class exhibitions travelling between the great museums of the world.
Together with a number of other artistic achievements, such as the Arts
Festival or the Biennale, it increasingly puts Singapore on the cultural and
artistic map of the region and of the world. As we know, your policy is to
turn your city into a hub in this field as well. And your welcoming here of
the “Greek Masterpieces from the Louvre” shows once again, as we are
accustomed to seeing, that you really mean it.

   Thirdly, having these artworks here is also an invitation to delve into
some of the roots of your own identity, namely the western civilization,
which owes so much to ancient Greece. You’ll have before your eyes some
of the very sources of European culture, of European art, of the essence of
European identity. Going back to Greece is a highly emotional journey,
because it touches upon the very idea of the universal. As André Malraux,
a great writer who was appointed minister of culture by Général de Gaulle,
once wrote : “ The imaginary Greece is invincibly bound to the Greek
statues ”. The Greek view of man was reflected in the art and architecture.
The ideal of the Greek sculpture became the portrayal of the perfect human
form, with also an ideal proportion for the parts of the body. But these
were always subject to the sense of grace and dynamism that characterised
Greek objects of art. It was also the function of Greek art to portray not



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only ideal physical forms, but also the dignity and restraint that should
characterise man's actions.

   It is quite interesting to turn our eyes to China at that time, a time when
a centralised State slowly emerged from the vanishing archaic kingdoms. It
also was an age of very rich and innovative intellectual life. To name but a
few, Confucius, Sun Tzu and Lao Tse shaped Chinese civilization as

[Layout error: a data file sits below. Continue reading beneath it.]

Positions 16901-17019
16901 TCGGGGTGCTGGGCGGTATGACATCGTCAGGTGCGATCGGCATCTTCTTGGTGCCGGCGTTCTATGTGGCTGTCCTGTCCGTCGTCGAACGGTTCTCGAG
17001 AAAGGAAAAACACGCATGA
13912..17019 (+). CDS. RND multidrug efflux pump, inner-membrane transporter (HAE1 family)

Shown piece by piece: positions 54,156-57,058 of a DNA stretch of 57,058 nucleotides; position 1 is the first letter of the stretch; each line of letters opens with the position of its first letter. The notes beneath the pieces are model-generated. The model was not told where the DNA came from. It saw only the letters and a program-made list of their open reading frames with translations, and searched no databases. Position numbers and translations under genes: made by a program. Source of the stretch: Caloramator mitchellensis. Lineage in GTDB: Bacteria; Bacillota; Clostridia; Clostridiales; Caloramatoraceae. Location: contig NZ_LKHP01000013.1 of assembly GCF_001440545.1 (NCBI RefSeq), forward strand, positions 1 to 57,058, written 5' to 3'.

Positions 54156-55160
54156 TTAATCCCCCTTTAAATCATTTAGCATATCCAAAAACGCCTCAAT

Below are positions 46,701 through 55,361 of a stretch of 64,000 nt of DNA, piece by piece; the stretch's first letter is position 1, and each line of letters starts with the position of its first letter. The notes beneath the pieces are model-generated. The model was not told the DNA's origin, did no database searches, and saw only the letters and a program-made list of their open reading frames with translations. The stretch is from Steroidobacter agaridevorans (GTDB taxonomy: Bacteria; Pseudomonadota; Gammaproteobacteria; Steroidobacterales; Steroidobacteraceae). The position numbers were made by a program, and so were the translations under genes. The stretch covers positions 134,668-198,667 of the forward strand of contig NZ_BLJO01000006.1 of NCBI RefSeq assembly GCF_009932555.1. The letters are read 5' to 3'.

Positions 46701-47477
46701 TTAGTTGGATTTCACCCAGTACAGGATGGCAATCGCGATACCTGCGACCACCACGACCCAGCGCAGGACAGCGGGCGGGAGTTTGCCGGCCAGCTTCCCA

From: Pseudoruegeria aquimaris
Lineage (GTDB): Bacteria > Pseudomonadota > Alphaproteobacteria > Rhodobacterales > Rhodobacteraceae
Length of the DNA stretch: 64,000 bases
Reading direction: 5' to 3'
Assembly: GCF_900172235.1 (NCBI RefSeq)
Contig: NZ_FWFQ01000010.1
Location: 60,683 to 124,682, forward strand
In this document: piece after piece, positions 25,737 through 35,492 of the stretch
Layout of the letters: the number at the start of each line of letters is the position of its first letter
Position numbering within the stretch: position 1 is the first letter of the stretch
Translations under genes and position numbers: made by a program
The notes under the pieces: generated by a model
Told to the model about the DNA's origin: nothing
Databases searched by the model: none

deeply as, for the western civilization, such luminaries as Socrates, Plato,
Aristotle, whose busts you will encounter during your visit of the
exhibition.

   France is proud to share with Singapore its centuries-old experience in
the fields of heritage, culture and the arts, and to accompany your City-
State in its journey to assert itself in these fields. This is a policy in which
you played no small role, Mr Senior Minister, and you are rewarded by its
coming to fruition. Rest assured that France is eager to help Singapore to
bring it to further heights, in a spirit of exchange and of partnership. I trust
today’s event bodes well for the future, not just between the two museums
involved, but also for the future relationship between our other flagship
institutions such as the Musée d’Orsay, Centre Pompidou or the Musée
Guimet and your own institutions such as the ACM or the SAM and the
future National Art Gallery.

   I would also like to express the hope that this exhibition, with its
European appeal and flavour, will be a harbinger for a “European cultural
season” that the EU embassies here are currently working on, with the
purpose of showcasing in Singapore, as early as next year, the diversity
and the richness of our European cultures and artistic creation.

   Once again, my congratulations to Singapore and my deepest
appreciation for this remarkable achievement. And now please feast your
eyes on these humbling masterpieces.